Plaintiffs contend that the covenants at issue do not run with the land, and are therefore unenforceable against subsequent purchasers. In Runyon v. Paley, the seminal case on covenants running with the land in North Carolina, our Supreme Court held that a party seeking to *396enforce a covenant as one running with the land had to prove that the covenant in question "touches and concerns" the land, the existence of both horizontal and vertical privity of estate, and the intent of the original parties to create a covenant running with the land. 331 N.C. 293, 416 S.E.2d 177 (1992). Black's Law Dictionary defines a covenant running with the land as "[a] covenant ultimately and inherently involved with the land and therefore binding subsequent owners and successor grantees indefinitely." Black's Law Dictionary 421 (9th ed.2009). It further notes that "[t]he most important consequence of a covenant running with the land is that its burden or benefit will thereby be imposed or conferred upon a subsequent owner of the property who never actually agreed to it. Running covenants thereby achieve the transfer of duties and rights in a way not permitted by traditional contract law." Id. (quoting Roger Bernhardt, Real Property in a Nutshell 212 (3rd ed.1993)). It is this feature, the fact that a covenant running with the land can bind subsequent owners who did not agree to it, that distinguishes this type of covenant from a traditional contract.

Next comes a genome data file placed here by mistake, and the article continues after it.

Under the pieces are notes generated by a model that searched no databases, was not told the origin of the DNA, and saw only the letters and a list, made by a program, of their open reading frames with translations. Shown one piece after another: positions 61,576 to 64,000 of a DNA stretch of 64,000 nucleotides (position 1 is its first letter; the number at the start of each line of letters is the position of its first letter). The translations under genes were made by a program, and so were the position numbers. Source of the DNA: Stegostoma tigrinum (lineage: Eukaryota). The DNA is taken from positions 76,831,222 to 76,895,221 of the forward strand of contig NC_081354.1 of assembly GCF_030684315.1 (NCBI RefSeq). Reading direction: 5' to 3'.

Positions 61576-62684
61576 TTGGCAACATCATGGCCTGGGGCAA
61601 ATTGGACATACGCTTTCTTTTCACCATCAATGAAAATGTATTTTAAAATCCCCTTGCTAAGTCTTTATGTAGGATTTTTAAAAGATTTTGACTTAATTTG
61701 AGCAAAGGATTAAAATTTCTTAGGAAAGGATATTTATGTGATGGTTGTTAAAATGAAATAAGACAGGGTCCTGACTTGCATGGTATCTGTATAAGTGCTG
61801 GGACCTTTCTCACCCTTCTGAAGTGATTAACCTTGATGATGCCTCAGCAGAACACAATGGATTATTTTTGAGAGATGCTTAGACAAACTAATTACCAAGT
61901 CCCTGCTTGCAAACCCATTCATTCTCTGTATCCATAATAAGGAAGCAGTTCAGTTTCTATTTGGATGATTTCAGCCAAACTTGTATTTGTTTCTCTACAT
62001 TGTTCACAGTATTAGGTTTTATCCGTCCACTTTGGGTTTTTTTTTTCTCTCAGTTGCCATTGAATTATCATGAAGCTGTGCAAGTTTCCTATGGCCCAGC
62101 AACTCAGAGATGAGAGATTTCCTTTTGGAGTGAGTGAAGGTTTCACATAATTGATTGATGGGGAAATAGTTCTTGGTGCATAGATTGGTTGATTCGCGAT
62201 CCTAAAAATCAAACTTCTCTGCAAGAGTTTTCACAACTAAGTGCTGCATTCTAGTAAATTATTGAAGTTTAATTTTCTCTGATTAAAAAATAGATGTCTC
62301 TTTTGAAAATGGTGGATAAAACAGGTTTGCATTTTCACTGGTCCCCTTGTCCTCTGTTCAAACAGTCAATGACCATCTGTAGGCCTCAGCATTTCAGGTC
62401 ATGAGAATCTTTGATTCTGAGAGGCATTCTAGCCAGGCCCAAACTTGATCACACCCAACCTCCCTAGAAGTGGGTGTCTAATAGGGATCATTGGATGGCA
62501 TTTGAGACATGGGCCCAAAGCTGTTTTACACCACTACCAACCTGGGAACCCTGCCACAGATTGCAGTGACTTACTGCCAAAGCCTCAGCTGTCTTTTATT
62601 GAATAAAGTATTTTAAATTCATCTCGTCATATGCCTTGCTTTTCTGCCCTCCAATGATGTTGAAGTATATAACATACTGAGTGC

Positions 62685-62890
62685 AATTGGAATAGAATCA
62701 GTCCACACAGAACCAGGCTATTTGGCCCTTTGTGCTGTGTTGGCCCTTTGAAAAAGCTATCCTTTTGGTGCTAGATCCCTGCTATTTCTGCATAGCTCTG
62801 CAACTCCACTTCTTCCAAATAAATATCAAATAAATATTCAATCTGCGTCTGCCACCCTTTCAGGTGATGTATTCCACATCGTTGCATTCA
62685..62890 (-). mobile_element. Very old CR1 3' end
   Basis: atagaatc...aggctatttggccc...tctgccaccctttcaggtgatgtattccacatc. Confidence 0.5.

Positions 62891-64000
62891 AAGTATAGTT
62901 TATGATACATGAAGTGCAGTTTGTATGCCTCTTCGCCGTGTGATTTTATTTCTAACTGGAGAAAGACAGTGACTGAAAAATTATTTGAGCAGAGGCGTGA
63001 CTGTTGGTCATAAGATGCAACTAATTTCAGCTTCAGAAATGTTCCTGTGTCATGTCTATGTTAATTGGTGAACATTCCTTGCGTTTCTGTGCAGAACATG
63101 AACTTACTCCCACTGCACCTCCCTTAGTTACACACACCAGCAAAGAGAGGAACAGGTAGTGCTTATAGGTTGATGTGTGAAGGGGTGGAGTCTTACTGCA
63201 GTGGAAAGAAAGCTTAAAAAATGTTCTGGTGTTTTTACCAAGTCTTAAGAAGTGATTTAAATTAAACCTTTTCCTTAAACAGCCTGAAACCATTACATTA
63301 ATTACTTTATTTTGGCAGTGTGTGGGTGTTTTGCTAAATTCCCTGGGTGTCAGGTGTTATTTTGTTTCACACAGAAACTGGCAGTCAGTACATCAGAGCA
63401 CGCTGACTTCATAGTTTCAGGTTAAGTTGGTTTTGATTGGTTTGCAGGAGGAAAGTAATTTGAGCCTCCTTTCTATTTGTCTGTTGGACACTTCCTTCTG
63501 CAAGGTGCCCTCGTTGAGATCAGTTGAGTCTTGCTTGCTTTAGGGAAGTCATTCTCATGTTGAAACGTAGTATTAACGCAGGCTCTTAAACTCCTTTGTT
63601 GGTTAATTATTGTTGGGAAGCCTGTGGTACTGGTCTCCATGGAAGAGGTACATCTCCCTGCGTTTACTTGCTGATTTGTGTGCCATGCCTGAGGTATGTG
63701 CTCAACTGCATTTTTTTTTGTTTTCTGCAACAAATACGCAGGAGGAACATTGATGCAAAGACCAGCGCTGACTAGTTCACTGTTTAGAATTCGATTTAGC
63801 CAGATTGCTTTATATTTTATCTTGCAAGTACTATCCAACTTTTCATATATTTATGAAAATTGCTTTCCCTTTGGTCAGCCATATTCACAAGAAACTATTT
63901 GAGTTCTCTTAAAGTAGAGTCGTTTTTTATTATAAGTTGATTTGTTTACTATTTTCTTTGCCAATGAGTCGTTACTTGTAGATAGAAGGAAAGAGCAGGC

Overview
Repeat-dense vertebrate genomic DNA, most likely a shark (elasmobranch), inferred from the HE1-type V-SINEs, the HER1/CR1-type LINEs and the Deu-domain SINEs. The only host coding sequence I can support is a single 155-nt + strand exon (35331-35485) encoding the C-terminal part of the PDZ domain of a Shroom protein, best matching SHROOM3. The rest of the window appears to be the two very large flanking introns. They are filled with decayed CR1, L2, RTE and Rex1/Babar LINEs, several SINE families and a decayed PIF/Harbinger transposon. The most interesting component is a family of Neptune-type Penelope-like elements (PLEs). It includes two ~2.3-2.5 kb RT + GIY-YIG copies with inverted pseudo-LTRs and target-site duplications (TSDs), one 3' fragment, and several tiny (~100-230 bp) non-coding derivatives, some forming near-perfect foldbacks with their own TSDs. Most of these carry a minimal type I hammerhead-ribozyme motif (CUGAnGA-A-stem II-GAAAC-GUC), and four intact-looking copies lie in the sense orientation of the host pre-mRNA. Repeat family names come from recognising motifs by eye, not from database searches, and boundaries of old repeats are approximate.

Despite plaintiffs' contentions, the issue in this case is not one of a covenant running with the land. In the instant case, any potential buyer is required to sign a contract obligating himself to the payment of membership fees. As a result, this matter falls within the realm of traditional contract law, not the law of covenants running with the land. Under traditional contract law, parties that agree to contracts are bound by them. Plaintiffs, or their buyers, would be obligated to pay the membership fees, not because of some covenant running with the land, but because they signed a document agreeing to pay the membership fees. Plaintiffs' contentions that the fees, once collected, need not *339be spent on improving or maintaining the physical facilities is irrelevant. Plaintiffs' contentions that these fees do not touch and concern the land, and that the fees are therefore an unenforceable covenant running with the land, are without merit.